Nearly five hundred philanthropic leaders have signed a letter calling for solidarity and collective action to address the rise in racially motivated violence, harassment, and discrimination targeting Asian Americans.
Organized by Asian Americans/Pacific Islanders in Philanthropy (AAPIP), the letter calls on funders to commit to a redoubling of their "support [for multiracial] coalitions [working] to combat systemic racism"; reject "the model minority stereotype and commit to lifting up narratives that foreground the diversity of experiences lived by Asian Americans and other people of color"; "support work that dismantles racist and sexist narratives and opposes efforts to pit communities of color against each other"; and "expand philanthropic support for Asian American communities and organizations and all historically underserved communities of color" by "working with multiracial coalitions." Noting that Asian Americans are severely underrepresented in philanthropic leadership roles, the letter invites allies across the philanthropic sector and beyond to join in a multiracial effort to end the legacy of white supremacy, systemic racism, and gender-based violence.
Signatories to the letter include Hispanics in Philanthropy president and CEO Ana Marie Argilagos, Jessie Smith Noyes Foundation president Rini Banerjee, Solidaire Network and Solidaire Action Fund executive director Rajasvini Bhansali, Evelyn and Walter Haas, Jr. Fund president and CEO Cathy Cha, Chan Zuckerberg Initiative CEO Priscilla Chan, Surdna Foundation president Don Chen, National Committee for Responsive Philanthropy president and CEO Aaron Dorfman, AAPI Civic Engagement Fund director EunSook Lee, Rockefeller Foundation president Rajiv Shah, Decolonizing Wealth Project & Liberated Capital principal Edgar Villanueva, Philanthropic Initiative for Racial Equity executive director Lori Villarosa, and Ford Foundation president Darren Walker.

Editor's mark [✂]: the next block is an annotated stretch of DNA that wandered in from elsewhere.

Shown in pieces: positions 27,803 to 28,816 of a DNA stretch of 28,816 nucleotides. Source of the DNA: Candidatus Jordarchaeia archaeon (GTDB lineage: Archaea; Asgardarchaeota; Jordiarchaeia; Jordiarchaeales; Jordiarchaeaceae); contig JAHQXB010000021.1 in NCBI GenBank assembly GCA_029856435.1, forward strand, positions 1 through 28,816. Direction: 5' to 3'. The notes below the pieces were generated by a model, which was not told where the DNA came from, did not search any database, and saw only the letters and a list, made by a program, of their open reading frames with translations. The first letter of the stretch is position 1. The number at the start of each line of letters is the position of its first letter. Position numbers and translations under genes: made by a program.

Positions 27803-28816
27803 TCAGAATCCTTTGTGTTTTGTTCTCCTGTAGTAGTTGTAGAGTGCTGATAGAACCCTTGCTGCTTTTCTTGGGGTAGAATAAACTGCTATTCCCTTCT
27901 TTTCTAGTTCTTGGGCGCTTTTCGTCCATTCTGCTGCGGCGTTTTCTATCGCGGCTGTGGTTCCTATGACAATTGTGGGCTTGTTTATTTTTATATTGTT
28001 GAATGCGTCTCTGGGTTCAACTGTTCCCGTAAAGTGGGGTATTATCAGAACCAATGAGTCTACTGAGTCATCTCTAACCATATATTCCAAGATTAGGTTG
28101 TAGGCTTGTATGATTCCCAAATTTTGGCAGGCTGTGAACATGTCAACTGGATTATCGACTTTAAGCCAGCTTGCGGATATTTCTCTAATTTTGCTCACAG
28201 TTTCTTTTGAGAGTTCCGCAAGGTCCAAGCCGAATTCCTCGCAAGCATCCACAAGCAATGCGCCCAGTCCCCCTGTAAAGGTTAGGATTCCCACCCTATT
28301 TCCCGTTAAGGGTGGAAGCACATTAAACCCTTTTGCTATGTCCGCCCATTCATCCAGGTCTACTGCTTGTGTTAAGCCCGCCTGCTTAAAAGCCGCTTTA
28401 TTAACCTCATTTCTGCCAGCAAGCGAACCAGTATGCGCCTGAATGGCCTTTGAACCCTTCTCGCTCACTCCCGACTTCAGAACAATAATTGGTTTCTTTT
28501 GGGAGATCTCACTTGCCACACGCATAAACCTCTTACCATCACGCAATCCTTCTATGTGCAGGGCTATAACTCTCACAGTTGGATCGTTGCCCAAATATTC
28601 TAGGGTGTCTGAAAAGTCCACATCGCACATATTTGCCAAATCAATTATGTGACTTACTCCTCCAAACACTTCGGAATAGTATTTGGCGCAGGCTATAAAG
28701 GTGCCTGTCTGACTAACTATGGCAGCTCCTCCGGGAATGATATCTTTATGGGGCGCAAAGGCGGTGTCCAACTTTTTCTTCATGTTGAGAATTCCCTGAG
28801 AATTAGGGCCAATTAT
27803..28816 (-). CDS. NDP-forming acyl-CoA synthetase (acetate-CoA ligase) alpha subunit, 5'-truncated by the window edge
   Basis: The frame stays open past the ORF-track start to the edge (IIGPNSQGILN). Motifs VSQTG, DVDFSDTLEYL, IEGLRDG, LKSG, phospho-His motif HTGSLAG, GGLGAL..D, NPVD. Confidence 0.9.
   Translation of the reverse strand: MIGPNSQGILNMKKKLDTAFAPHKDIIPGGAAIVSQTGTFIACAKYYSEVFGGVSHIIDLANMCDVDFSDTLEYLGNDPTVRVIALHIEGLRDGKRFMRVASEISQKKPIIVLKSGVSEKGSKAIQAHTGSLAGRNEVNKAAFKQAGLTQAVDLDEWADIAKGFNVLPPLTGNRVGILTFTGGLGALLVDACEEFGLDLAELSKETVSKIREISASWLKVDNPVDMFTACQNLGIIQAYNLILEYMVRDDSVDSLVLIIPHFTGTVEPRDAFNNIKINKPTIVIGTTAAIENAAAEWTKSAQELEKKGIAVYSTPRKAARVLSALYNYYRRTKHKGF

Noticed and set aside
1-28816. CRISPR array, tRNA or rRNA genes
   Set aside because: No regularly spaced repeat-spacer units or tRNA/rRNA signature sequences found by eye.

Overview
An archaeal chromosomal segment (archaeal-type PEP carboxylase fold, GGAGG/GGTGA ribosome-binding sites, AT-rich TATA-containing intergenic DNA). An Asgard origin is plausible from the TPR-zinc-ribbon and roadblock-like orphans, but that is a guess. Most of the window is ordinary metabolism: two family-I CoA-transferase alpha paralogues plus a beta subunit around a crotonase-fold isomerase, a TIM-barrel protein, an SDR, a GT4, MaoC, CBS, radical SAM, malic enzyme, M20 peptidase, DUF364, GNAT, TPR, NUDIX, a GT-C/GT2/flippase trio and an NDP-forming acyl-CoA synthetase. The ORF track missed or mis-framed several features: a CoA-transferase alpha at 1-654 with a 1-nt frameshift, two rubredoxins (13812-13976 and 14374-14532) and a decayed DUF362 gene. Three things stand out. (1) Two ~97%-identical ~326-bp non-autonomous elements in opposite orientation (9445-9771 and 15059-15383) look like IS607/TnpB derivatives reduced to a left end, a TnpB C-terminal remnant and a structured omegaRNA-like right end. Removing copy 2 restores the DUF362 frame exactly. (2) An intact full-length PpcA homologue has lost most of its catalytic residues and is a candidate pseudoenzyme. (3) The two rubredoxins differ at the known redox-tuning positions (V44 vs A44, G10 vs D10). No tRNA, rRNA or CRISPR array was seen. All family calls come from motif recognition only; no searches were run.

According to Seeking to Soar: Foundation Funding for Asian American & Pacific Islander Communities (28 pages, PDF), a report issued by AAPIP in conjunction with the release of the letter, U.S. foundation funding designated for AAPI communities totaled $174 million in 2018, or just 0.2 percent of overall grant dollars awarded for domestic initiatives, down from 0.6 percent in 2009. The report also notes that philanthropic support for AAPI communities is concentrated among a handful of foundations, with the top five funders accounting for 38.1 percent of total grant dollars designated for AAPI communities and organizations.
The report's recommendations for funders include providing multiyear general operating support and promoting the leadership of AAPI individuals; improving their organization's cultural competency; using disaggregated data to highlight the needs of AAPI communities; and including AAPI individuals in discussions of racial equity and structural change.
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